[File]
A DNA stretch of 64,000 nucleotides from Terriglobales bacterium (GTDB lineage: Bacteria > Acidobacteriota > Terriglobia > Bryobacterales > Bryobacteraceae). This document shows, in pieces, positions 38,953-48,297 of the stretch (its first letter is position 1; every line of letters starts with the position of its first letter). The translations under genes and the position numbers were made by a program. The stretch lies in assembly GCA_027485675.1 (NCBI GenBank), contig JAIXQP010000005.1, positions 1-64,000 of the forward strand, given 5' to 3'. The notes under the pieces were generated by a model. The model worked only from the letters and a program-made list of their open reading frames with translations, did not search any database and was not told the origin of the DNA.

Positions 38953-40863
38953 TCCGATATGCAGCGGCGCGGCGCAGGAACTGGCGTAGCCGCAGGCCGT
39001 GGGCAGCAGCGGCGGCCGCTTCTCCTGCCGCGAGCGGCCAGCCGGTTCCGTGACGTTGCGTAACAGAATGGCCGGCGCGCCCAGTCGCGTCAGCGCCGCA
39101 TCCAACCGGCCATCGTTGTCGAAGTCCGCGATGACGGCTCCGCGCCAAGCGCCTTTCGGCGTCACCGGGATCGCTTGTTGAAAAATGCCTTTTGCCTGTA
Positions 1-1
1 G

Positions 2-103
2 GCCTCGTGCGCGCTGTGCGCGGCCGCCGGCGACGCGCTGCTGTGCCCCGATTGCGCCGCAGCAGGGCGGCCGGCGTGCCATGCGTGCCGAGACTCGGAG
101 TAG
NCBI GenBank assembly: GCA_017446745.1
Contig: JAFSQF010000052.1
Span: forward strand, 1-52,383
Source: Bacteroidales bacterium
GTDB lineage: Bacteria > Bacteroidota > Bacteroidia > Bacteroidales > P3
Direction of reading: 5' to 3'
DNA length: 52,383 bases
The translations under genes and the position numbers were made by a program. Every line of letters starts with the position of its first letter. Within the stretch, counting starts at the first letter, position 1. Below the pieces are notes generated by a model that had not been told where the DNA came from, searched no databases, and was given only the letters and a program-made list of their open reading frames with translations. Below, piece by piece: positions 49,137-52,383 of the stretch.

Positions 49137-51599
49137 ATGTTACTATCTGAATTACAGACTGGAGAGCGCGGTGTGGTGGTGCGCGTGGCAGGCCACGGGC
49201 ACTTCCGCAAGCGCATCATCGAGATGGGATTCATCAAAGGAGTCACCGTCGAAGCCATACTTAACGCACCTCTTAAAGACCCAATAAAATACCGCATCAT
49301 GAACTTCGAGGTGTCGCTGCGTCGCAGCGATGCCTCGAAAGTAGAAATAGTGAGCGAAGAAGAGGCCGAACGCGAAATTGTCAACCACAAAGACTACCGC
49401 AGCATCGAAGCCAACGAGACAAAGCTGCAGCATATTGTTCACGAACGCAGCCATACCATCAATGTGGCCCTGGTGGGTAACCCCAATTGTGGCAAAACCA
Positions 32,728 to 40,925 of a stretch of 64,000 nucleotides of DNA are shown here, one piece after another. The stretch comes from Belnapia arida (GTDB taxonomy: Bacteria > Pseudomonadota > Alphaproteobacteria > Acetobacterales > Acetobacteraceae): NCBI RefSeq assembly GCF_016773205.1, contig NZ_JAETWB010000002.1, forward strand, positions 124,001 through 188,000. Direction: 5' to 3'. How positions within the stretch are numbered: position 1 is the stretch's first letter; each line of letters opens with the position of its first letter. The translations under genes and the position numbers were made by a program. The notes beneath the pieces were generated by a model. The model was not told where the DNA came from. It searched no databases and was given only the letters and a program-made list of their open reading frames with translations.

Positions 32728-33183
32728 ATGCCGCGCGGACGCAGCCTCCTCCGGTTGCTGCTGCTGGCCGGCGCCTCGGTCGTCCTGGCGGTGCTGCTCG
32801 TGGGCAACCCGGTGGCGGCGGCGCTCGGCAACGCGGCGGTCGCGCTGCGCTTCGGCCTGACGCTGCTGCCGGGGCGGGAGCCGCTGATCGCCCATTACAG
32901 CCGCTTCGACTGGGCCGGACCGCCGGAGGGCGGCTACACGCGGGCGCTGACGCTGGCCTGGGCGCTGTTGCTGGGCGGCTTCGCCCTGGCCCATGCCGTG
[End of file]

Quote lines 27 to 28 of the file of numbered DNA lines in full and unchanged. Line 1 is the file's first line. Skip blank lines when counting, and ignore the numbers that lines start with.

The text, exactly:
32801 TGGGCAACCCGGTGGCGGCGGCGCTCGGCAACGCGGCGGTCGCGCTGCGCTTCGGCCTGACGCTGCTGCCGGGGCGGGAGCCGCTGATCGCCCATTACAG
32901 CCGCTTCGACTGGGCCGGACCGCCGGAGGGCGGCTACACGCGGGCGCTGACGCTGGCCTGGGCGCTGTTGCTGGGCGGCTTCGCCCTGGCCCATGCCGTG